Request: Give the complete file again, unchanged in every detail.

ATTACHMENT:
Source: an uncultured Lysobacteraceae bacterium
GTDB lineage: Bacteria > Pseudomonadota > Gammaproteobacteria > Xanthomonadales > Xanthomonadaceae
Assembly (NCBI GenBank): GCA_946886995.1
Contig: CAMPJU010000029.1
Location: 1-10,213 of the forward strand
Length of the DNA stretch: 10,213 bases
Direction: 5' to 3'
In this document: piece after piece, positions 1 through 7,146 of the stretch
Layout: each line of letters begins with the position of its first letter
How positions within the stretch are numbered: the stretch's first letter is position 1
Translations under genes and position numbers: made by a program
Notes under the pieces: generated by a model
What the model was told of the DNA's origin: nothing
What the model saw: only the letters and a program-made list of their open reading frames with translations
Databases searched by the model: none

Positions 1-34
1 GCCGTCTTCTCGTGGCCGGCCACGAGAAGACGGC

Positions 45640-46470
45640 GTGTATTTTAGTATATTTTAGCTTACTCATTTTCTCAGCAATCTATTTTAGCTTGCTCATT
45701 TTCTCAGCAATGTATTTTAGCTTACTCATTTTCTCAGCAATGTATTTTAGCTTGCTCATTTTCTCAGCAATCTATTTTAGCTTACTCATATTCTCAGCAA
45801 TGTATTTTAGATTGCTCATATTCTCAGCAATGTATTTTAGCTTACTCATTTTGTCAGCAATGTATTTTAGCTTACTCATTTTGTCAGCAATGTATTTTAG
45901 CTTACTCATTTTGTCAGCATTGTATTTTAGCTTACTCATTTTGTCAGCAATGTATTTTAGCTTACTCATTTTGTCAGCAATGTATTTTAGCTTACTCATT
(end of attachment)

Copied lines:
Source: an uncultured Lysobacteraceae bacterium
GTDB lineage: Bacteria > Pseudomonadota > Gammaproteobacteria > Xanthomonadales > Xanthomonadaceae
Assembly (NCBI GenBank): GCA_946886995.1
Contig: CAMPJU010000029.1
Location: 1-10,213 of the forward strand
Length of the DNA stretch: 10,213 bases
Direction: 5' to 3'
In this document: piece after piece, positions 1 through 7,146 of the stretch
Layout: each line of letters begins with the position of its first letter
How positions within the stretch are numbered: the stretch's first letter is position 1
Translations under genes and position numbers: made by a program
Notes under the pieces: generated by a model
What the model was told of the DNA's origin: nothing
What the model saw: only the letters and a program-made list of their open reading frames with translations
Databases searched by the model: none

Positions 1-34
1 GCCGTCTTCTCGTGGCCGGCCACGAGAAGACGGC

Positions 45640-46470
45640 GTGTATTTTAGTATATTTTAGCTTACTCATTTTCTCAGCAATCTATTTTAGCTTGCTCATT
45701 TTCTCAGCAATGTATTTTAGCTTACTCATTTTCTCAGCAATGTATTTTAGCTTGCTCATTTTCTCAGCAATCTATTTTAGCTTACTCATATTCTCAGCAA
45801 TGTATTTTAGATTGCTCATATTCTCAGCAATGTATTTTAGCTTACTCATTTTGTCAGCAATGTATTTTAGCTTACTCATTTTGTCAGCAATGTATTTTAG
45901 CTTACTCATTTTGTCAGCATTGTATTTTAGCTTACTCATTTTGTCAGCAATGTATTTTAGCTTACTCATTTTGTCAGCAATGTATTTTAGCTTACTCATT